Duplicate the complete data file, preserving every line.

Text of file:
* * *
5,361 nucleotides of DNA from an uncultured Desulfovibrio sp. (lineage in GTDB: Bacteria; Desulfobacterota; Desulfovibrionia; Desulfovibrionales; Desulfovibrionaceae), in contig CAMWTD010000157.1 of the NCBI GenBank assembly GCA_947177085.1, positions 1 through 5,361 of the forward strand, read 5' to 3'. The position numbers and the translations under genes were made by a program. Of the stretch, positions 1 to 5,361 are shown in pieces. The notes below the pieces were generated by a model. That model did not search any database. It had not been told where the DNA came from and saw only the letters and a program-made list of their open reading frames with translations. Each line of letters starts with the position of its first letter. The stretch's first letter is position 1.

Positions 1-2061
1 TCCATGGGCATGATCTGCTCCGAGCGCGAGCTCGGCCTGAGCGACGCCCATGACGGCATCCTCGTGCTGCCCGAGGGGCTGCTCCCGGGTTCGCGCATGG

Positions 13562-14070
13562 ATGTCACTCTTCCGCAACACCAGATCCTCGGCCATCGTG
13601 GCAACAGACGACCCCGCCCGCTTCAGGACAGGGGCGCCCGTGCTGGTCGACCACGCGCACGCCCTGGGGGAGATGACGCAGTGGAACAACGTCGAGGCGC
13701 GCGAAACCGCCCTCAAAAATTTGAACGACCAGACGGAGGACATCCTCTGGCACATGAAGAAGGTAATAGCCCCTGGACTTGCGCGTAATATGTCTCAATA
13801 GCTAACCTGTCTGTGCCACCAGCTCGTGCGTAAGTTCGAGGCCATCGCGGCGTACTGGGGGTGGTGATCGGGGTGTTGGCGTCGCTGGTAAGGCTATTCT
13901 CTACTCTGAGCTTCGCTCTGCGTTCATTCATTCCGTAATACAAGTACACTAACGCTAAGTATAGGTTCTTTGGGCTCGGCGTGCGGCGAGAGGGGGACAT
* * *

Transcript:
5,361 nucleotides of DNA from an uncultured Desulfovibrio sp. (lineage in GTDB: Bacteria; Desulfobacterota; Desulfovibrionia; Desulfovibrionales; Desulfovibrionaceae), in contig CAMWTD010000157.1 of the NCBI GenBank assembly GCA_947177085.1, positions 1 through 5,361 of the forward strand, read 5' to 3'. The position numbers and the translations under genes were made by a program. Of the stretch, positions 1 to 5,361 are shown in pieces. The notes below the pieces were generated by a model. That model did not search any database. It had not been told where the DNA came from and saw only the letters and a program-made list of their open reading frames with translations. Each line of letters starts with the position of its first letter. The stretch's first letter is position 1.

Positions 1-2061
1 TCCATGGGCATGATCTGCTCCGAGCGCGAGCTCGGCCTGAGCGACGCCCATGACGGCATCCTCGTGCTGCCCGAGGGGCTGCTCCCGGGTTCGCGCATGG

Positions 13562-14070
13562 ATGTCACTCTTCCGCAACACCAGATCCTCGGCCATCGTG
13601 GCAACAGACGACCCCGCCCGCTTCAGGACAGGGGCGCCCGTGCTGGTCGACCACGCGCACGCCCTGGGGGAGATGACGCAGTGGAACAACGTCGAGGCGC
13701 GCGAAACCGCCCTCAAAAATTTGAACGACCAGACGGAGGACATCCTCTGGCACATGAAGAAGGTAATAGCCCCTGGACTTGCGCGTAATATGTCTCAATA
13801 GCTAACCTGTCTGTGCCACCAGCTCGTGCGTAAGTTCGAGGCCATCGCGGCGTACTGGGGGTGGTGATCGGGGTGTTGGCGTCGCTGGTAAGGCTATTCT
13901 CTACTCTGAGCTTCGCTCTGCGTTCATTCATTCCGTAATACAAGTACACTAACGCTAAGTATAGGTTCTTTGGGCTCGGCGTGCGGCGAGAGGGGGACAT